Digest>Archives> August 2009

Collecting Nautical Antiques

U.S. Life Saving Service Tintypes

By Jim Claflin


You can see an enlarged version of this picture by clicking here.
>> Click to enlarge <<

Because of an unusual recent find we wanted to take this opportunity to talk about tintype photography this month. Shown is an incredibly rare tintype of a U.S. Life Saving Service Surfman that I recently purchased at an auction. The subject is sitting in a chair, probably in the photographer’s studio. Clearly visible is the gentleman’s cap, with the words [LIFE] “SAVING SERVICE” visible to the camera. His weathered appearance speaks of his long career on the sea. We have long suspected that, like cabinet views and other early forms of photography, there must have been some tintypes of life-savers produced but until now we had never been able to find any. Some years ago photographer and dealer Andy Price was able to find a similar tintype of a lighthouse keeper. Presently these are the only two known to us.

Tintypes, also known as a ferrotypes, originated in the early 1850’s and became the choice for photographers before photographic paper was invented. The use of this form peaked in the 1861-1870 period and began to give way to other forms of photography by 1900. Tintypes were produced on a metallic sheet (not actually tin) instead of the more common glass plates. The sheet was coated and sensitized just before use, as in the wet plate process. The process was introduced by Adolphe Alexandre Martin in 1853 and became instantly popular, particularly in the United States, though it was also widely used by street photographers in Great Britain.

These early metal plates were then placed in the back of a box camera and exposed directly though the camera lens. Because of this all forms of early photography resulted in a mirror image of the subject. The most common size for a tintype was 2 5/8” x 3 1/4” [1/6 plate], but they were made in numerous sizes, the limiting factor being the size of the camera back. Final prints were usually varnished for protection. Because of the black undercoating provided by the tin, a tintype never had the brilliance which the Daguerreotype and Ambrotype had. It was however, the least expensive of the three and became the product of the “cheaper” portrait photographers.

Tintypes were the first inexpensive photographic print and as such, made photography available to the working class. Also, being quite rugged, tintypes could be sent by mail, and many photographers did quite a trade visiting the encampments during the Civil War.

The surfman sports a jacket common to life-savers of the era, but without the brass buttons instituted in the late 1870’s. I would suspect that this image was captured in the early 1870’s, at the inception of the reorganized Life-Saving Service.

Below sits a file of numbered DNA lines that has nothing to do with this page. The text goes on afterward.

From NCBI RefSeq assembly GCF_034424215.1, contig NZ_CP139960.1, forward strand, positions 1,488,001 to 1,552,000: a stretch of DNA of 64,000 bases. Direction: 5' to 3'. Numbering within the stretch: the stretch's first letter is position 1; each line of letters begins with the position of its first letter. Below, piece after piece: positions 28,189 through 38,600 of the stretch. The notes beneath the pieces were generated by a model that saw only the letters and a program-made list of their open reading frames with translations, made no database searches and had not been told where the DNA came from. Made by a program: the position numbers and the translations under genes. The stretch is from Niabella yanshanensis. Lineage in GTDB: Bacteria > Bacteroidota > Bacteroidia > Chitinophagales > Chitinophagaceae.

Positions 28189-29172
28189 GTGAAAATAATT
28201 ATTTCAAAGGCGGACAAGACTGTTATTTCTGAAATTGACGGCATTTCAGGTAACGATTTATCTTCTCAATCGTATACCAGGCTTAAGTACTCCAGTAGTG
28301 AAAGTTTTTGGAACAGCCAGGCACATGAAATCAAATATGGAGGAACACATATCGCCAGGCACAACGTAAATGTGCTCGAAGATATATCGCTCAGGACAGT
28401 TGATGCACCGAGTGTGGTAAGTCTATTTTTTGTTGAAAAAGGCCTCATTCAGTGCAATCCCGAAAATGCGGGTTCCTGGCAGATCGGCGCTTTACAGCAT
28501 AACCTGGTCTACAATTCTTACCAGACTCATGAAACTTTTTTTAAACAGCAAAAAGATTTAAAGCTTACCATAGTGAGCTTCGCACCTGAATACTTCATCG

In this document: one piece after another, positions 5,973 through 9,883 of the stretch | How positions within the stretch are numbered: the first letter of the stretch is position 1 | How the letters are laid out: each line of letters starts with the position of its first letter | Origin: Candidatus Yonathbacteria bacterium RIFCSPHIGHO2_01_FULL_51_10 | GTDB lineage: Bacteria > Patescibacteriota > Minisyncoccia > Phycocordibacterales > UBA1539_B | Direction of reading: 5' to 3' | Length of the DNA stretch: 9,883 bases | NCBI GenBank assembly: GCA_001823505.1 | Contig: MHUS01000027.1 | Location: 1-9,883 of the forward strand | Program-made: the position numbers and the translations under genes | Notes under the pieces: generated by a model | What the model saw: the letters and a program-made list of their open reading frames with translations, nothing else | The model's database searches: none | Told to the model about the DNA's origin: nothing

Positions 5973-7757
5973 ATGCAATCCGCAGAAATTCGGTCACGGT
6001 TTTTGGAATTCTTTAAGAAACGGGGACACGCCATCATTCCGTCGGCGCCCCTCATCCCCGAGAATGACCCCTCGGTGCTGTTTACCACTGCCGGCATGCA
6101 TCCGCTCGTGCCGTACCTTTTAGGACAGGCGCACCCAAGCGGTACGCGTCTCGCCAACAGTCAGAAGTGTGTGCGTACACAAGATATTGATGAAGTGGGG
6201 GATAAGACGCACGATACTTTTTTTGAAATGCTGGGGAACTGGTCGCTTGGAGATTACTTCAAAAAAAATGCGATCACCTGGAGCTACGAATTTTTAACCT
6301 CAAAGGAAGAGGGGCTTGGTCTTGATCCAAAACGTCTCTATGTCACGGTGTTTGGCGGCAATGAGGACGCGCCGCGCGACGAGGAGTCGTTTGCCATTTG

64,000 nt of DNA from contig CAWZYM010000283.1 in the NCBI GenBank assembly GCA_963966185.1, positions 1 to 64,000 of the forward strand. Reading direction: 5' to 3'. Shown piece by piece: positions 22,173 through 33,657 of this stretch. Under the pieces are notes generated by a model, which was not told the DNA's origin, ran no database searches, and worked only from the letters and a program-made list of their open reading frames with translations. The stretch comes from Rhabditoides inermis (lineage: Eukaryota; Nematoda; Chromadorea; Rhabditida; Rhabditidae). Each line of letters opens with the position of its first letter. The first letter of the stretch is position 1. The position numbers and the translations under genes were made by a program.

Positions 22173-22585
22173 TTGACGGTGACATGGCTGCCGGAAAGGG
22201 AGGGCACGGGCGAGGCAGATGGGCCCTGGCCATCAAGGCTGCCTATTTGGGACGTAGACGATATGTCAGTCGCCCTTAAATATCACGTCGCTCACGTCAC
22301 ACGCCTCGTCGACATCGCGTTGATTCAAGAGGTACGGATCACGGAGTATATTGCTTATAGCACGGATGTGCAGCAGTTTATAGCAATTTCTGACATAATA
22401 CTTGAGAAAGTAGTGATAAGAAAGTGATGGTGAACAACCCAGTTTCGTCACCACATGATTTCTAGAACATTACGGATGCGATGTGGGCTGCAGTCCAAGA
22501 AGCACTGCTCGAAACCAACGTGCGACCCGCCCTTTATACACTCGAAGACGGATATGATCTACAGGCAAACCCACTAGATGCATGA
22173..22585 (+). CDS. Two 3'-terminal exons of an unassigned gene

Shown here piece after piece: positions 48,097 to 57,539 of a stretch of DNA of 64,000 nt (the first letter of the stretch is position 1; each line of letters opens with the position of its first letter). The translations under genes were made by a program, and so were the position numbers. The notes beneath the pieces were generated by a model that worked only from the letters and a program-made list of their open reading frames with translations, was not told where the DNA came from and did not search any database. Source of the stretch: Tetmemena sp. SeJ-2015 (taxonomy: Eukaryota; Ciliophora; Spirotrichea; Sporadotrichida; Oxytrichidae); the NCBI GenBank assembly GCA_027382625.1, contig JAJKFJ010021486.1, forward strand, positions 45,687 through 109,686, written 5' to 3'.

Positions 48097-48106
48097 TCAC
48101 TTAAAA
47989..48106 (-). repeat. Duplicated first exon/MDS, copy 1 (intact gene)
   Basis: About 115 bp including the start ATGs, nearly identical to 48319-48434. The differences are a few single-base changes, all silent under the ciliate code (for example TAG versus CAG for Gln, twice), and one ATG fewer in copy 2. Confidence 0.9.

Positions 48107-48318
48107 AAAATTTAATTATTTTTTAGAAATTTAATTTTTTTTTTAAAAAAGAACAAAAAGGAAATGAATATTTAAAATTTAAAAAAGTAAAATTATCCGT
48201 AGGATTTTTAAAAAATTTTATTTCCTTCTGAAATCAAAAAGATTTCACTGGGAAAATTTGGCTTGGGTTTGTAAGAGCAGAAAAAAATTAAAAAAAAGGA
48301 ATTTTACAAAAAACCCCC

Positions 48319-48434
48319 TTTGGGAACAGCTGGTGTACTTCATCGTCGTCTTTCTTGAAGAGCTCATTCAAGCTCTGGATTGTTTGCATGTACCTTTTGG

As to value of such an item, rarity makes this quite desirable to collectors in a number of categories. I would only be guessing but I suspect $600- 650 would be a reasonable range to begin and it might go a bit higher.

Like our column?

Have suggestions

for future subjects?

Please send in your suggestions and questions, or a photograph of an object that you need help dating or identifying. We will include the answer to a selected inquiry as a regular feature each month in our column.

Jim Claflin is a recognized authority on antiques of the U.S. Lighthouse Service, Life-Saving Service, Revenue Cutter Service and early Coast Guard. In addition to authoring and publishing a number of books on the subject, Jim is the owner of Kenrick A Claflin & Son Nautical Antiques. In business since 1956, he has specialized in antiques of this type since the early 1990s. He may be contacted by writing to him at 1227 Pleasant Street, Worcester, MA 01602, or by calling (508) 792-6627. You may also contact him by email: jclaflin@lighthouseantiques. net or visit his web site at www.lighthouseantiques.net

This story appeared in the August 2009 edition of Lighthouse Digest Magazine. The print edition contains more stories than our internet edition, and each story generally contains more photographs - often many more - in the print edition. For subscription information about the print edition, click here.

All contents copyright © 1995-2024 by Lighthouse Digest®, Inc. No story, photograph, or any other item on this website may be reprinted or reproduced without the express permission of Lighthouse Digest. For contact information, click here.

to Lighthouse Digest

USLHS Marker Fund

Lighthouse History
Research Institute

Shop Online

Subscribe   Contact Us   About Us   Copyright Foghorn Publishing, 1994- 2024   Lighthouse Facts     Lighthouse History